Completing vision took years of labor, thousands of dollars

James Spoerl took a look at the scruffy, barren hillside in his backyard and a vision pertained to him - terraces rising the slope, rounded stairs meandering up, a gazebo perched at the top.

Making that vision a reality took him and his better half, Donna, 10 years. It required 4,469 landscaping blocks, 1,211 bags of concrete and 39 stairs. It took a great deal of sweat, a lot of thought and more than a pinch of determination.

" I'm not going to stop in the middle of anything ... however it was a very long time," says James, who started the job in 1995. "It was 10 years of hard labor. I seemed like an Egyptian haulin' those blocks."

Those hours of carrying 80-pound blocks up the hill to develop retaining walls and jackhammering through sandstone lastly settled.

Instead of a barren hillside, they have a backyard sanctuary. Nine terraced levels rise the hill with garden beds that hold their raspberry patch, rows of petunias, lilies, irises, roses, peonies, a cornucopia of veggies and herbs, and a water fountain.

The walls and actions are softened by curves, and the walkways are broken up by halfmoons of growing plants.

" All we do now is sit here and view our garden grow," James states.

In the early morning they get breakfast and walk up the 39 steps they made from put concrete, to end up at the gazebo they made of wood and con- crete pillars.

" This is the top of our world," James states as he beings in the gazebo. "This is where we live when we're off work."

There's no view from their back patio, but from the gazebo, they see over the tops of their next-door neighbors' homes, past their northeastern Colorado Springs development, to a huge, continuous view of the mountains that extends from Cheyenne Mountain to the Air Force Academy.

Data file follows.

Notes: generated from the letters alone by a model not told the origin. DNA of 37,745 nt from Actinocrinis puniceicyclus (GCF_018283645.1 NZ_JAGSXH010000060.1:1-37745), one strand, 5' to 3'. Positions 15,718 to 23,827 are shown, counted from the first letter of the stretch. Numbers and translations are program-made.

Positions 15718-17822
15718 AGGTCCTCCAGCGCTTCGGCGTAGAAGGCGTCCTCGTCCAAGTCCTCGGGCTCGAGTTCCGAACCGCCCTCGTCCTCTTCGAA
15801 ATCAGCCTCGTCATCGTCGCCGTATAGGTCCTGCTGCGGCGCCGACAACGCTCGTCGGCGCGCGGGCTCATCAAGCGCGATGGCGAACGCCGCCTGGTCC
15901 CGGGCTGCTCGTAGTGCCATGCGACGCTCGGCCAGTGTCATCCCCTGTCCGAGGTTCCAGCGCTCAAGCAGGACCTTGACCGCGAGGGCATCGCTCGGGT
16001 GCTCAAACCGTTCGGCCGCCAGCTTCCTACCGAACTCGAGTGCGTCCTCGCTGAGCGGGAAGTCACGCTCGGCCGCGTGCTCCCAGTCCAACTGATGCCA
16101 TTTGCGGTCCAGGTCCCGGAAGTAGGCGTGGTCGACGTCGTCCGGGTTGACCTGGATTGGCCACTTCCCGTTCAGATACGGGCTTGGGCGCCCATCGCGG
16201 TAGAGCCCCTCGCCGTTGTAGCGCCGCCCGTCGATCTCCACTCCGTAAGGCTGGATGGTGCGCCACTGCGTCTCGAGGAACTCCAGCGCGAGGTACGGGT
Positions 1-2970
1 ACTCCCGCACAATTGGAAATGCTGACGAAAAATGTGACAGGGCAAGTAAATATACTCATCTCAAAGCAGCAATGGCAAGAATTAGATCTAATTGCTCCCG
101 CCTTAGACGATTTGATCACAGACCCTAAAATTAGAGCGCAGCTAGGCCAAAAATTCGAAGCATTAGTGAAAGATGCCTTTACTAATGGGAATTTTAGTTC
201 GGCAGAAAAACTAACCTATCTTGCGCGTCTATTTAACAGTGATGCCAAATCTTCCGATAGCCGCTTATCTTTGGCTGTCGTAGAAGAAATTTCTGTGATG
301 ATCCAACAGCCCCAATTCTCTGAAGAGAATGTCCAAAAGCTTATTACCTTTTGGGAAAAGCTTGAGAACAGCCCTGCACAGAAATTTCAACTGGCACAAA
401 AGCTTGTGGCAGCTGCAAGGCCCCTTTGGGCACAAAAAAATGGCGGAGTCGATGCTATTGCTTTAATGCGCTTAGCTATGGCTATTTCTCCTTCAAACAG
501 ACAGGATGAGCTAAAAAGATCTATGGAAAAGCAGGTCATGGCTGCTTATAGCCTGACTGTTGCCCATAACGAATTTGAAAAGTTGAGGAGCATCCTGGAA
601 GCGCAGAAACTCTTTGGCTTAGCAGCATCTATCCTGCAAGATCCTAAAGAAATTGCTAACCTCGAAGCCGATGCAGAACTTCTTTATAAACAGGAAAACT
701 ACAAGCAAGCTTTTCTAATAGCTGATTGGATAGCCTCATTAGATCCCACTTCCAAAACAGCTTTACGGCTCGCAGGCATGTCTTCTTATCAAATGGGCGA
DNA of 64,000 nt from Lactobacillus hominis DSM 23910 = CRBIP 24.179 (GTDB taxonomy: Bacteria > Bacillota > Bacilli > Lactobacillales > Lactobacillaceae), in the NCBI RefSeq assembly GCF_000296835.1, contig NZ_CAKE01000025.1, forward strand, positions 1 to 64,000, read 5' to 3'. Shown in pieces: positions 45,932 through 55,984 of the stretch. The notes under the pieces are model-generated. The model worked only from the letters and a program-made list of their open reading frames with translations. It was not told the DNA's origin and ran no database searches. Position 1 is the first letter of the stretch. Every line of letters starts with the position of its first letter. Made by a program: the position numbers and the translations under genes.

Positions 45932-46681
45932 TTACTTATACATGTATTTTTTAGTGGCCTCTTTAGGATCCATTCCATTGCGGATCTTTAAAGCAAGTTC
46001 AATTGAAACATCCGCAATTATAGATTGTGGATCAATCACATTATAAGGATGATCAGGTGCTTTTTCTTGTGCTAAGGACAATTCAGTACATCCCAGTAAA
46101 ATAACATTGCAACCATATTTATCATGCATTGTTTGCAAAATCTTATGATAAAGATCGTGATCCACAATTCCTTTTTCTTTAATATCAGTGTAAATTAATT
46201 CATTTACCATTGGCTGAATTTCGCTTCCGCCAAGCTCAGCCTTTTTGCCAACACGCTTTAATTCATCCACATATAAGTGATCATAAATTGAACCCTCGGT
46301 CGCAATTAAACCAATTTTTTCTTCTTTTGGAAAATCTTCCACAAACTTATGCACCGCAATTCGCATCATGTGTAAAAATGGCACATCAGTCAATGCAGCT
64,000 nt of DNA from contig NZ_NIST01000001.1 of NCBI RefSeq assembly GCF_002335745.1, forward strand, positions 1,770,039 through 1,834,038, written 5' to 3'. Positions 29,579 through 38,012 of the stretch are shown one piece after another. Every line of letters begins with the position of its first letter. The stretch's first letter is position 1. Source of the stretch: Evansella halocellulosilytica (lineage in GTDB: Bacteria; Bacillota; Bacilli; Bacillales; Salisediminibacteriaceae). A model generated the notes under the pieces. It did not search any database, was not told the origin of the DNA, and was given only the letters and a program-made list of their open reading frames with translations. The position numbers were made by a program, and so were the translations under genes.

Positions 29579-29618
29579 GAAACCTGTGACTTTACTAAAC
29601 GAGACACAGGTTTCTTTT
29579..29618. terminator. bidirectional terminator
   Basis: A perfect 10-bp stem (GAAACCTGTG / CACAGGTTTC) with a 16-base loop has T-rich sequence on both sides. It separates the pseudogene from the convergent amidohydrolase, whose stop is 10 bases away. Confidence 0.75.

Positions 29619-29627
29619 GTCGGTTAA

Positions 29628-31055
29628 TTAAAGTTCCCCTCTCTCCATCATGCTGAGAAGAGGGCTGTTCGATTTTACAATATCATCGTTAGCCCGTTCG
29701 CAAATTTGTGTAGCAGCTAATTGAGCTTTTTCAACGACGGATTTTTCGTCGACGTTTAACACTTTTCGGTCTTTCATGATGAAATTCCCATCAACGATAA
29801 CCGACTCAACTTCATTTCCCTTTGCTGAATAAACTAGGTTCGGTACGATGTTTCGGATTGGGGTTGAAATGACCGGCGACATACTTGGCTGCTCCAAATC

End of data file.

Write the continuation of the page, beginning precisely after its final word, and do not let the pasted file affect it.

As if breakfast with the mountains weren't reward enough, the Spoerls' yard has likewise won a prize from Backyard Living publication. For handling the hill and winning, they recorded the "Extreme Gardening" classification in the magazine's Landscape Challenge Contest.

The Spoerls' lawn will be featured in the September/October problem of Backyard Living, which strikes newsstands Aug. 29.

" We're happy of (our garden), however for somebody else to say This is beautiful' felt truly nice," Donna says.

" What truly captured our attention about the Spoerls' yard change was its large size," says Backyard Living Managing Editor Rachael Liska. "It only takes one seek to understand this isn't your typical balcony garden. It truly embodies the creative, can-do spirit of our readers."

The Spoerls are not specialists and have never ever attempted a job like this before. With a little aid from friends, they did all the work themselves, however the blocks alone cost countless dollars. Now that it's done, they state it was absolutely worth the time and the cash.

" There were no plans, whatsoever, other than exactly what's in my mind," James states. "It was a vision from God."


Tips from James and Donna Spoerl

1. Do it right the very first time. When you construct maintaining walls, make the bottom row perfectly level, put plastic behind the blocks to hold the dirt, and place a pipe behind the plastic to carry away excess water. You don't want to begin over in a few years.

2. Enjoy curves. It's essential to separate the hardscape, otherwise those walls and stairs will look like a fortress rather of a garden. James' only regret is making the lowest level of actions square. The greater steps are curved and meander a bit. The maintaining walls are rounded at the edges. Half-moon cutouts separate the sidewalks with soil and plants. These actions soften the garden and make it more inviting.

Spoerl installed wooden posts - drilled through the center to allow the water hoses - with sprinkler heads atop the posts. you can look here Not only does this conceal the pipelines, the sprinklers achieve better coverage because they're greater.

4. Create nooks and crannies. Attempt to make your backyard landscaping develop separate areas, enabling you various views and different state of minds. The Spoerls have the back outdoor patio at ground level, a bench about midway up, small hideouts on different levels and the gazebo at the top.

5. Modify the soil before you plant. Colorado soil won't produce much without aid from loams and fertilizers, so remember this step or your garden will be doomed.

6. Welcome the hill. A hill is not a handicap however an opportunity for a terrific garden with a view.

The Spoerls' backyard has nine terraced levels filled with raspberries, petunias, lilies, irises, roses, peonies, veggies, herbs and a water fountain.

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